The above shows that in order to run the program, you need to go to the folder with this program.

Alternatively, you can specify the full path to the executable, for example:

C:\Server\bin\Apache24\bin\httpd.exe

It is this method that works when you drag and drop the utility into the console to run the utility – in this case, the full path to the file is inserted into the command line.

But some commands run from any folder, wherever you are on the command line. For example, try the following command:

find /?

The fact is that for operating systems there is such a thing as the PATH environment variable.

The essence of the PATH environment variable is as follows:

1. The PATH variable is assigned a value that consists of a list of folders, that is, paths in the system.

2. When you run a file on the command line, the operating system tries to find it both in the current folder (where you went with the “cd” command, or open by default), and in each folder specified in the PATH environment variable

3. If the file is found in the current folder, or in any PATH folder, then it is launched.

This is the reason the following command always works:

find /?

The reason is that it is placed in one of the folders listed in PATH (namely C:\Windows\System32\).

To view the current value of the PATH environment variable, run any of the following commands:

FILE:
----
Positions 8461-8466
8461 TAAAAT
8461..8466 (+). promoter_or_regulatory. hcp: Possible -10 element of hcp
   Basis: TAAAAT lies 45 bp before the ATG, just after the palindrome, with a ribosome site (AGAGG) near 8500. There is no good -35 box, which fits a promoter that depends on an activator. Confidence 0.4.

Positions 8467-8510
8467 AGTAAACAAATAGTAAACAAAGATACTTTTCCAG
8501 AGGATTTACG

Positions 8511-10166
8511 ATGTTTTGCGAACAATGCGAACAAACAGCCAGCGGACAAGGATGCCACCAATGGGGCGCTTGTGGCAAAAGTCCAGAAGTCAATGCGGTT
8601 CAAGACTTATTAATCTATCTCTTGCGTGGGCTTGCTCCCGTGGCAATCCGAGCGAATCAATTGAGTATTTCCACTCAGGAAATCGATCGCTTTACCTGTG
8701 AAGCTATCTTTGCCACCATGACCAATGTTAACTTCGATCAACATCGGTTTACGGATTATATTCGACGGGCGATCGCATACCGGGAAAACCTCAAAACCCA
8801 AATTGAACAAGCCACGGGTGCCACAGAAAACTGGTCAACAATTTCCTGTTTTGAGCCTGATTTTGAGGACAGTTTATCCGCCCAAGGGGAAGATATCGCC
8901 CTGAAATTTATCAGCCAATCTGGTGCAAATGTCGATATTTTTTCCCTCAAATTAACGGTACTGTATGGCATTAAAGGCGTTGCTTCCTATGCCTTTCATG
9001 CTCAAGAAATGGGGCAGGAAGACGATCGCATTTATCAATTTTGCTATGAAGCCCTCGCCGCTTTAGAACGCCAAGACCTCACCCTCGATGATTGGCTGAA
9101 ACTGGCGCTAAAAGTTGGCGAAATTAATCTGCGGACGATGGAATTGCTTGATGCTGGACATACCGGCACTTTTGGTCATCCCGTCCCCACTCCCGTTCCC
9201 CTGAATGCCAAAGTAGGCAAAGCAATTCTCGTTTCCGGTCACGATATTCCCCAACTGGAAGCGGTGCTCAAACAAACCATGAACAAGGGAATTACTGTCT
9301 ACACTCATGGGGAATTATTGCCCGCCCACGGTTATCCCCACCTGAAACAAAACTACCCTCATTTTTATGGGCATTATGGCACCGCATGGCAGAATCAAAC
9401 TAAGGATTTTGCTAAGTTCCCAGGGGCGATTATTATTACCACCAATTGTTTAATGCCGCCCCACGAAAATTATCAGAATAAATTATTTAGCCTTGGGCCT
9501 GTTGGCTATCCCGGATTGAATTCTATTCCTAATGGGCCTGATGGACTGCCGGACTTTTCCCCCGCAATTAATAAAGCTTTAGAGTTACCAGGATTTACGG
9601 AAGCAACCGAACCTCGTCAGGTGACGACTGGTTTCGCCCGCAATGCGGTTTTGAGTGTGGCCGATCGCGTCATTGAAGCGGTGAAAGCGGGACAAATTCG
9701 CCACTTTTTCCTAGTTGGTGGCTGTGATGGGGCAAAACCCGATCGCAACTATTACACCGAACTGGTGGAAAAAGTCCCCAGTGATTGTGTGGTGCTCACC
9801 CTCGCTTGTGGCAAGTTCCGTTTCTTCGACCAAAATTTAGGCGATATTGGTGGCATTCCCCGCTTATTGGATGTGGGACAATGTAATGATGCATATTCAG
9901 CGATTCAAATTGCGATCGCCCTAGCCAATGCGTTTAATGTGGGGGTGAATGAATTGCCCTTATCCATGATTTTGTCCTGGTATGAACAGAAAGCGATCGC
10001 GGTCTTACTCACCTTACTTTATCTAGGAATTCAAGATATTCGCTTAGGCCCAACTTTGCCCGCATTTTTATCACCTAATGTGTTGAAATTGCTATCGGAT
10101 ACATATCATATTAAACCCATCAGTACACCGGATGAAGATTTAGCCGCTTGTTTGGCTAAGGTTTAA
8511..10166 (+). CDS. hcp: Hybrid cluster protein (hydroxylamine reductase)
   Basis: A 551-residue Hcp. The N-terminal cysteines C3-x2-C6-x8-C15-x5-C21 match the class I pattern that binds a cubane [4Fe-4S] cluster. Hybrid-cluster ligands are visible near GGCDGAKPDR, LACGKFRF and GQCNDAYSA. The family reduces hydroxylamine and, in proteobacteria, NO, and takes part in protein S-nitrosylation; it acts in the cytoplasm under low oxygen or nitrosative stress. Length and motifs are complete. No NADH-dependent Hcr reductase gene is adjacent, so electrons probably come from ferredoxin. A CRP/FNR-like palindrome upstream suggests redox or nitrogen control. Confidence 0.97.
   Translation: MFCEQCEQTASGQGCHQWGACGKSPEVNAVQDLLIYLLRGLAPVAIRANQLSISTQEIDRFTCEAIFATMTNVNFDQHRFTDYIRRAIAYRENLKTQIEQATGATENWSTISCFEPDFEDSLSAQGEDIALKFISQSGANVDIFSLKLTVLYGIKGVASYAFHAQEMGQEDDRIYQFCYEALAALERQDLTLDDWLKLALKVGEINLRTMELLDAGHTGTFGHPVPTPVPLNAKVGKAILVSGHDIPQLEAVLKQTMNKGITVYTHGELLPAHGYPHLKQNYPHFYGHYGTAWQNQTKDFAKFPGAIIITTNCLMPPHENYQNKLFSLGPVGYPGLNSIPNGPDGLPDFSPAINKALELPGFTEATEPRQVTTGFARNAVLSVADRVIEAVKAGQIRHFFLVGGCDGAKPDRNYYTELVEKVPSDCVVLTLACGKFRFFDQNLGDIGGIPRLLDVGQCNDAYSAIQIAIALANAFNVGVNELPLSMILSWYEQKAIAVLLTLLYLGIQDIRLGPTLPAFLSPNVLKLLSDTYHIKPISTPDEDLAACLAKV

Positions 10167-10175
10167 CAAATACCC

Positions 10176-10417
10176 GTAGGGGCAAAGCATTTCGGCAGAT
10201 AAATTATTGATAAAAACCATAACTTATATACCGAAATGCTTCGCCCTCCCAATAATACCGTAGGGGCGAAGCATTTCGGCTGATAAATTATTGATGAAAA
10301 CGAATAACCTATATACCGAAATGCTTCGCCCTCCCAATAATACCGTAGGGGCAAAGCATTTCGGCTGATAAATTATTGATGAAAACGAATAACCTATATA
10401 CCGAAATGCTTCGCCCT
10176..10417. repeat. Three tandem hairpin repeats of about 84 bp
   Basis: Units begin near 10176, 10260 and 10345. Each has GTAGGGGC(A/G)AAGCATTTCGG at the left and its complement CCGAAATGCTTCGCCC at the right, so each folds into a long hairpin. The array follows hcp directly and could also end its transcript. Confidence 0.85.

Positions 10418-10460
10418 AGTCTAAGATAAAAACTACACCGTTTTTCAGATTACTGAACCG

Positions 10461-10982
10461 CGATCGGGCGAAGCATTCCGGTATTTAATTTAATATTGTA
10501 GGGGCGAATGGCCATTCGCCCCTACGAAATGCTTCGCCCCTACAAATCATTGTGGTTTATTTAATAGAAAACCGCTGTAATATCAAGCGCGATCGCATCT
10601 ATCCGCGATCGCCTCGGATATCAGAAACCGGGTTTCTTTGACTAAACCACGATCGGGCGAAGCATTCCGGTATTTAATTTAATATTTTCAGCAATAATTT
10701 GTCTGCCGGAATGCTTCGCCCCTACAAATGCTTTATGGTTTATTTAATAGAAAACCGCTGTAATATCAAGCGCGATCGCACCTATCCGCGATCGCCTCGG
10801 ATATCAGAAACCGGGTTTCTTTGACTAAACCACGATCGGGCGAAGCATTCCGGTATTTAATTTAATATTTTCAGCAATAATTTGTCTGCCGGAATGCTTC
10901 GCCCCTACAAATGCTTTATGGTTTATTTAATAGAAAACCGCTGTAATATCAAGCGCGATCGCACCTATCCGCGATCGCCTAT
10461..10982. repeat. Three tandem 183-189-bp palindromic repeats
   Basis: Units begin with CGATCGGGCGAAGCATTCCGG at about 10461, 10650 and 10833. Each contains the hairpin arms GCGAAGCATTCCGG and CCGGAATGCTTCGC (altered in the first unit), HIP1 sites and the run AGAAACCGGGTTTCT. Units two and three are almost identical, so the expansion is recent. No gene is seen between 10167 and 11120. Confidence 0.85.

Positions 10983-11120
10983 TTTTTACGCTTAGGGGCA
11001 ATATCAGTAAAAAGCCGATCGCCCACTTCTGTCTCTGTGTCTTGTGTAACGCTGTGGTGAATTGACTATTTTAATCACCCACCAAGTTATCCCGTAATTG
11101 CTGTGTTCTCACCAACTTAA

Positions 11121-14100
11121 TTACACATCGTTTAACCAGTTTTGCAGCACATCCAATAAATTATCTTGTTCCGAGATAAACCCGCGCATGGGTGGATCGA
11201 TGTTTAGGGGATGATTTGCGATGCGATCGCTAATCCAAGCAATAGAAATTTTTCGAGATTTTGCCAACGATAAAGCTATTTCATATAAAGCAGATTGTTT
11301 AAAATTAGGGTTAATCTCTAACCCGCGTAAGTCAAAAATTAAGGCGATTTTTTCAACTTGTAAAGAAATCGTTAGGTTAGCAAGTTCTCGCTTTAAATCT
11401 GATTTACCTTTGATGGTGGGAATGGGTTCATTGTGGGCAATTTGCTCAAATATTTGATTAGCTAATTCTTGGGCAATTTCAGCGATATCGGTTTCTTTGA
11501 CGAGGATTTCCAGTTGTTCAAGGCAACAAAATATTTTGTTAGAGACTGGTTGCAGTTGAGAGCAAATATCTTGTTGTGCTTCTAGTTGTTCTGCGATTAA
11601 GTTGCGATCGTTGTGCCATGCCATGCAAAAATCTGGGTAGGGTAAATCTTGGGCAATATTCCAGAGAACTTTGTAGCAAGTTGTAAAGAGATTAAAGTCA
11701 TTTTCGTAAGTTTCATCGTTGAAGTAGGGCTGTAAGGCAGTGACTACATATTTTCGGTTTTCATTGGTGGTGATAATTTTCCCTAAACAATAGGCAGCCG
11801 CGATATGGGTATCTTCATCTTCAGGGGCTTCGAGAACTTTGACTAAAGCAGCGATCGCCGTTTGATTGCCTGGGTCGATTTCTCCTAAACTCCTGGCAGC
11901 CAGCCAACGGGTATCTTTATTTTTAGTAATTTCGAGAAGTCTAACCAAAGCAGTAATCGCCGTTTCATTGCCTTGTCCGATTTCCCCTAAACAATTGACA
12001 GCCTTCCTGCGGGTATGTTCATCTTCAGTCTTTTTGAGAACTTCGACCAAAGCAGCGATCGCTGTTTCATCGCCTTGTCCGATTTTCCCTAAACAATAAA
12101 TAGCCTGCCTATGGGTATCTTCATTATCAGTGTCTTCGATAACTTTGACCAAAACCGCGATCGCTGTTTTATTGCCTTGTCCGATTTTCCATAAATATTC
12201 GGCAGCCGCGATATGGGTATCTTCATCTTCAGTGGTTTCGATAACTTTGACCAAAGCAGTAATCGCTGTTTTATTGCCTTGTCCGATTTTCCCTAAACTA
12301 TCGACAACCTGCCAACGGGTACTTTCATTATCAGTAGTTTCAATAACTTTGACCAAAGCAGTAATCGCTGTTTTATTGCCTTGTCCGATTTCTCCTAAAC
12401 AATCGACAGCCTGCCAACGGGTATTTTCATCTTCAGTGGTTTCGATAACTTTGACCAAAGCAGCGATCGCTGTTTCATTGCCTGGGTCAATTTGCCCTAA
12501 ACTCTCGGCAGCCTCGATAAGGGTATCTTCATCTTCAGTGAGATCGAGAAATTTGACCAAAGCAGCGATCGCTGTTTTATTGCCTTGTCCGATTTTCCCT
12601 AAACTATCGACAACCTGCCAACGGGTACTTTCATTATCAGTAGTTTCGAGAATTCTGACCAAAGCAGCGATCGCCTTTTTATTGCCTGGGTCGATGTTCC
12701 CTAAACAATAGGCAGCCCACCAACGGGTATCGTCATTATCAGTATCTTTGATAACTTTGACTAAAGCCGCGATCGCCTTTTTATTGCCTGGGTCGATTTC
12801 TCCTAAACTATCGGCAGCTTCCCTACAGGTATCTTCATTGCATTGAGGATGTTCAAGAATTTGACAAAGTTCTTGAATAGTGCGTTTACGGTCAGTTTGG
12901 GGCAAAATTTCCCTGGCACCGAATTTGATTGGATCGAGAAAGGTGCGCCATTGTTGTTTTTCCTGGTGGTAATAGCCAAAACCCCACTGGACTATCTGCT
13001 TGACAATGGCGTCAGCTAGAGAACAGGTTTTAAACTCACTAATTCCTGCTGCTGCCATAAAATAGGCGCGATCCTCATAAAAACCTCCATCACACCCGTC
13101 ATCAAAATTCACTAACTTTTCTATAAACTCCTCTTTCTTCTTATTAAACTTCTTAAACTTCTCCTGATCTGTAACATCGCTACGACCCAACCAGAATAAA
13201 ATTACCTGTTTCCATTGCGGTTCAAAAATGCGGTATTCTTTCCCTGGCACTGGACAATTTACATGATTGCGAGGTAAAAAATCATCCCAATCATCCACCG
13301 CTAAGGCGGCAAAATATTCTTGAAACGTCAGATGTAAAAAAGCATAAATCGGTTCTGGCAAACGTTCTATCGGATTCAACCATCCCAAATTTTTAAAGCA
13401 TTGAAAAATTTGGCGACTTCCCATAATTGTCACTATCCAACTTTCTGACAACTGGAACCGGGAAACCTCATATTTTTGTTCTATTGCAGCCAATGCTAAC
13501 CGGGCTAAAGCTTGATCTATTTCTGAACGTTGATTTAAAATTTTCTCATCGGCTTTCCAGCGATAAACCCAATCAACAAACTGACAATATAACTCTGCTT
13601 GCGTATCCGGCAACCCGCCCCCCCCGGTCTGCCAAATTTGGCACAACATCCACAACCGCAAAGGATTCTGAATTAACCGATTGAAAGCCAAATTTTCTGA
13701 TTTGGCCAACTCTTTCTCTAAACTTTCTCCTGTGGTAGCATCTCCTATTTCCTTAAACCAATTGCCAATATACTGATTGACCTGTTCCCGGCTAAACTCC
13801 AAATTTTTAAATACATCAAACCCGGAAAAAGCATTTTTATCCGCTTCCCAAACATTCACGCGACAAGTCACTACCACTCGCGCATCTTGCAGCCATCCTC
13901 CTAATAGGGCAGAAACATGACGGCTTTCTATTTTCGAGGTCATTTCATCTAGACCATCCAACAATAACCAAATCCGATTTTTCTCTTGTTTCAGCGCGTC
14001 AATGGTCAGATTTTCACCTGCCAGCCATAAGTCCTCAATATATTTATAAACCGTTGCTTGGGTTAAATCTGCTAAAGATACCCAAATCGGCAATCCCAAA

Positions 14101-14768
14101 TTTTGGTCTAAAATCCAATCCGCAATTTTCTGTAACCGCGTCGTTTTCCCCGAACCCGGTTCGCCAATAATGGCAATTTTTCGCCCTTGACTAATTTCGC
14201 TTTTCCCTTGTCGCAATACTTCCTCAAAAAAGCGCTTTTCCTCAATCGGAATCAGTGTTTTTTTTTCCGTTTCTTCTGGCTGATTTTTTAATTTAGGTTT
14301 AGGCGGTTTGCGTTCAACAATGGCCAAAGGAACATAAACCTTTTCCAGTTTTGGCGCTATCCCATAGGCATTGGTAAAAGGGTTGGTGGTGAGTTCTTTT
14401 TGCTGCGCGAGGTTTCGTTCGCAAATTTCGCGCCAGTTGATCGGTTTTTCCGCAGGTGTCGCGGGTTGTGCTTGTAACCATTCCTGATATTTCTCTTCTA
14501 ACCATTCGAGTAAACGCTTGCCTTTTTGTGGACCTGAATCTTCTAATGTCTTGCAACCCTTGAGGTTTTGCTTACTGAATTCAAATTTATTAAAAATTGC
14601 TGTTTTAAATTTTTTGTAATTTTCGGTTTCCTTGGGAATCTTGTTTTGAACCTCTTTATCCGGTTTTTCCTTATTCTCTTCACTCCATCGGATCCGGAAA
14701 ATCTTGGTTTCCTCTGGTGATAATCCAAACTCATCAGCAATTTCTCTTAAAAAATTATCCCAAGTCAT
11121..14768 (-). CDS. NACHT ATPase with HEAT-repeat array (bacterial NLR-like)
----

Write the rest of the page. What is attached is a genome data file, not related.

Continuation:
Get-ChildItem -Path Env:PATH

$env:PATH

Example PATH content in Windows 11:

C:\Program Files\PowerShell\7-preview;C:\Program Files\ImageMagick-7.1.0-Q16-HDRI;C:\Server\bin\PHP\;C:\Program Files\NVIDIA GPU Computing Toolkit\CUDA\v11.6\bin;C:\Program Files\NVIDIA GPU Computing Toolkit\CUDA\v11.6\libnvvp;C:\Windows\system32;C:\Windows;C:\Windows\System32\Wbem;C:\Windows\System32\WindowsPowerShell\v1.0\;C:\Windows\System32\OpenSSH\;C:\Program Files\NVIDIA Corporation\Nsight Compute 2022.1.0\;C:\Program Files (x86)\NVIDIA Corporation\PhysX\Common;C:\Program Files\PowerShell\7-preview\preview;C:\Users\MiAl\AppData\Local\Microsoft\WindowsApps

You can place frequently used utilities in a folder included in PATH. Either you can add a new folder to PATH with the utilities you want to run without specifying the full paths to the executable files, or without having to change to the directory with these utilities.

You can set the value of PATH (and other environment variables) both in the GUI and on the command line.

See also:

Do I need to specify the extension of the executable file

When running executable files, it is not necessary to specify the extension, because the console will understand what you mean. For example, the following two commands are identical:

hashcat.exe

hashcat

Conclusion

This note is intended to give you a general idea of how to start and use the command line utilities. For basic information on using a particular utility, see the help displayed with the -h option or the program's documentation.